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Page last updated at 15:09 GMT, Monday, 5 November 2007

Egypt police jailed for torture

Police Capt Islam Nabih during the trial
Capt Nabih and his co-defendant are to appeal against the conviction

Two Egyptian policemen have been jailed for three years each for torturing a bus driver during police custody.

The police officers filmed the sexual assault of Emad al-Kebir, 22, on a mobile phone. The footage eventually emerged on the internet.

The case is one of several notorious incidents of abuse by the security forces to be uncovered in Egypt, mostly driven by activist bloggers.

Mr Kebir, who was in court to hear the verdicts, welcomed the ruling.

"God is great! Thank God!" he said. "I regained my rights. I don't want anything more than that."

The police officers, Capt Islam Nabih and non-commissioned officer Reda Fathi, sexually assaulted Mr Kebir with a stick and hit him with shoes, a whip and a gun, the court heard.

Court officials said both men will appeal against the verdict.

Nation shocked

In January 2006, Mr Kebir was detained for attempting to stop an argument between his cousin and a policeman and suffered the assault.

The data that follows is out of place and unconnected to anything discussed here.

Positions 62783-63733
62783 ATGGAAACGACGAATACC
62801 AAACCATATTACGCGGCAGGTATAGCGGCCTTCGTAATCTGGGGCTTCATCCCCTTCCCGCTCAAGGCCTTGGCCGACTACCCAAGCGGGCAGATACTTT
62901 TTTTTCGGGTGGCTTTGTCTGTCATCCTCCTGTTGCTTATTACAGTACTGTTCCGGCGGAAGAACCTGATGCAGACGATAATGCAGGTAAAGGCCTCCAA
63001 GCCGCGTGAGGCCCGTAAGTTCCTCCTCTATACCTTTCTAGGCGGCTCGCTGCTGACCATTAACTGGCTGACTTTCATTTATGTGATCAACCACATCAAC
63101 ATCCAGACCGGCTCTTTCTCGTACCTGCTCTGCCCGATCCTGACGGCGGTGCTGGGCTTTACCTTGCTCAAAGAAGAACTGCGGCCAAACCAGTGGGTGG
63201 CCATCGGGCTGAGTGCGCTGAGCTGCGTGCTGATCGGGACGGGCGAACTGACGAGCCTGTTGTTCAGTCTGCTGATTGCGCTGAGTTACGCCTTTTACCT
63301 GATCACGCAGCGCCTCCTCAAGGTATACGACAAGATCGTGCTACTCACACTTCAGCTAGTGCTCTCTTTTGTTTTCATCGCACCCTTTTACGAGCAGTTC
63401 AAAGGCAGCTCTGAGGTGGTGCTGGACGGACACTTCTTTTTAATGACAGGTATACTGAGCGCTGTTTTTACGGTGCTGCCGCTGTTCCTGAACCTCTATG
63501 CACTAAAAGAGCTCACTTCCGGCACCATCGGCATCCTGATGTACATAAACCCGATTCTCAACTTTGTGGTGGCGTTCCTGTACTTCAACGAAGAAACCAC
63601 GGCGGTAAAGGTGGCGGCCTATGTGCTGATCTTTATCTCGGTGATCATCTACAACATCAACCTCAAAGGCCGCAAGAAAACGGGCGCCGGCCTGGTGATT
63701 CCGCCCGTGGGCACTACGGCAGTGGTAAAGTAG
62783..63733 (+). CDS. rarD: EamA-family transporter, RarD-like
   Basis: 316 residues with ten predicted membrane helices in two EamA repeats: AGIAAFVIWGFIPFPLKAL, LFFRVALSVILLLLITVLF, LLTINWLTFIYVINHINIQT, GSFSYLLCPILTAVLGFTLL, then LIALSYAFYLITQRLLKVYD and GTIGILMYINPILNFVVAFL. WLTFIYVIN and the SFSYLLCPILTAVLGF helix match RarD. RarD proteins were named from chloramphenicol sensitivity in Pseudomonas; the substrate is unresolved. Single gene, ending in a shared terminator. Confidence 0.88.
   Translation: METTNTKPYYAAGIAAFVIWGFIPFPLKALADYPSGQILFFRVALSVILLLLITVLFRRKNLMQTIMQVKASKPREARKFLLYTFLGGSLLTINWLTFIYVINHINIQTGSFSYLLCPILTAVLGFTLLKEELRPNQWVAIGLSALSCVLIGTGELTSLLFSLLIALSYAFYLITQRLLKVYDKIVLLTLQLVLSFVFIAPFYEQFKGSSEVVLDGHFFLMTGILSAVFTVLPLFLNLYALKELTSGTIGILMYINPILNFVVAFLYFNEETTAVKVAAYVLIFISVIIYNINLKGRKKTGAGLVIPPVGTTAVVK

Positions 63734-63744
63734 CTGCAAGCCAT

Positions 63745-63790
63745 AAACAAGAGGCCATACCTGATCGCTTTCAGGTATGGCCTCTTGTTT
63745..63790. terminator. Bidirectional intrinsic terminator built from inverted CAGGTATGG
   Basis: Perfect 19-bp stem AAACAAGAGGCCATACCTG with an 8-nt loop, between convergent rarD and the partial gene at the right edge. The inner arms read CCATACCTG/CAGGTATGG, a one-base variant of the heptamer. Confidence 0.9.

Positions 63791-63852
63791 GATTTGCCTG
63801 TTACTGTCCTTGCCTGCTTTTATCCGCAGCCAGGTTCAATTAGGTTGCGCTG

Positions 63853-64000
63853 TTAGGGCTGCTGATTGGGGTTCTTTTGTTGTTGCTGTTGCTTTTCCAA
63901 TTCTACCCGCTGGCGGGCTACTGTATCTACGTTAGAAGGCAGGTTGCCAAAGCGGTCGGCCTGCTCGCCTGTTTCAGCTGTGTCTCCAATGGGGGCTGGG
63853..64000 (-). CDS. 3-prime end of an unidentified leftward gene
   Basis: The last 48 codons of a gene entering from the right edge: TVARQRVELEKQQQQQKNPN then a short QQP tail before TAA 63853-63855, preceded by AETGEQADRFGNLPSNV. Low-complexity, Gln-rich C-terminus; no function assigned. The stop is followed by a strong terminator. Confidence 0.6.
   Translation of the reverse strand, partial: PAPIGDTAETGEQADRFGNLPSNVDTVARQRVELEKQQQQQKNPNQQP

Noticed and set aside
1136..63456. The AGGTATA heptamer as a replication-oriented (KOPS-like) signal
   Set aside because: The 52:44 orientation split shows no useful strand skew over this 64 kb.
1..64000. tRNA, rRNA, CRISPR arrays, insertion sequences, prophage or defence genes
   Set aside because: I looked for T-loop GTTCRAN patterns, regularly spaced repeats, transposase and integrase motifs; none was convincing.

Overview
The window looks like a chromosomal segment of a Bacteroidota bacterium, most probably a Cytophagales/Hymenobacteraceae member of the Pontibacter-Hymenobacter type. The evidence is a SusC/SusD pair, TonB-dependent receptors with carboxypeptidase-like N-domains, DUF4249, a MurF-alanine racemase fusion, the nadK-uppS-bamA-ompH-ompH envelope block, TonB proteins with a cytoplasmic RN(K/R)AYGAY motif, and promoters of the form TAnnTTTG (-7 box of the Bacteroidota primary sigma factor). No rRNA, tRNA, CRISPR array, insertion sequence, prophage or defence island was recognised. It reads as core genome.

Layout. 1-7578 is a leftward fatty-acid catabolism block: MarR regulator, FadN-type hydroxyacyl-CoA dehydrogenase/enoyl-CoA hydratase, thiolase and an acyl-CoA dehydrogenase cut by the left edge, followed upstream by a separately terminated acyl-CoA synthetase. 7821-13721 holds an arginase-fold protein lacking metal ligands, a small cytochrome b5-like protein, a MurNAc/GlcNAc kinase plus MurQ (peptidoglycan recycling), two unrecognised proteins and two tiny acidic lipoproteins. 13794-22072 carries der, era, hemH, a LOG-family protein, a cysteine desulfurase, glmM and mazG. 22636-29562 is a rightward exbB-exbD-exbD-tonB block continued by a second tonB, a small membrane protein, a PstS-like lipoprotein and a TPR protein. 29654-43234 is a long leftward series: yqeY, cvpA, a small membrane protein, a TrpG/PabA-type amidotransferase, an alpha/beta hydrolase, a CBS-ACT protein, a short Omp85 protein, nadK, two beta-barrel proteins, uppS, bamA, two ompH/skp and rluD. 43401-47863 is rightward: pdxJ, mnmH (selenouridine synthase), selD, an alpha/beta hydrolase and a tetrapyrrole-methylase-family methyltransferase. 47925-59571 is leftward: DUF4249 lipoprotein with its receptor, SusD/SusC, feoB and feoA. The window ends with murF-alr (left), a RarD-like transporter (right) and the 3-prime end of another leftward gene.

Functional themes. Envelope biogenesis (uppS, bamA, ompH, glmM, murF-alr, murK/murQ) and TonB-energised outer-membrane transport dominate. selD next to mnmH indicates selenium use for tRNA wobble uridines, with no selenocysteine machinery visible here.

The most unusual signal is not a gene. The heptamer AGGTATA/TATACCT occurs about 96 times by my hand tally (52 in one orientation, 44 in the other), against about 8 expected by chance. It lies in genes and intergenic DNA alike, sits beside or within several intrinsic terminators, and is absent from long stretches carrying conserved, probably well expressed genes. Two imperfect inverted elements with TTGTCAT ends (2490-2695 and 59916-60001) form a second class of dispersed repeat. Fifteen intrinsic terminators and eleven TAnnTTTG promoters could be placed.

Still image from Egypt 'torture' video
The graphic footage appeared on the web in November 2006

He was released without charge, but later arrested and jailed for three months after a judge found him guilty of resisting arrest.

This followed his attempts to complain to the authorities about his treatment.

In November 2006, several Egyptian bloggers posted a video of his assault and it also appeared on the video-sharing site YouTube.

The video, in which Mr Kebir is shown screaming on the floor while being abused with a stick, shocked the country, reports the BBC's Heba Saleh in Cairo.

Mr Kebir's release had already been ordered by a prosecutor when the assault took place.

The policemen, who filmed the ordeal themselves, circulated the footage in an attempt to intimidate others, our correspondent reports.

Torture 'endemic'

Human rights groups say the court decision to jail the policemen is a message to victims of torture, telling them they should break their silence and seek justice.

They agree with lawyers who assert that torture is endemic in Egypt because suspects are held incommunicado for long periods of time and police interrogations take place without counsel.

The Egyptian authorities reject this and have cited the arrest and trial of Mr Kebir's torturers as proof that they do not tolerate abuse.


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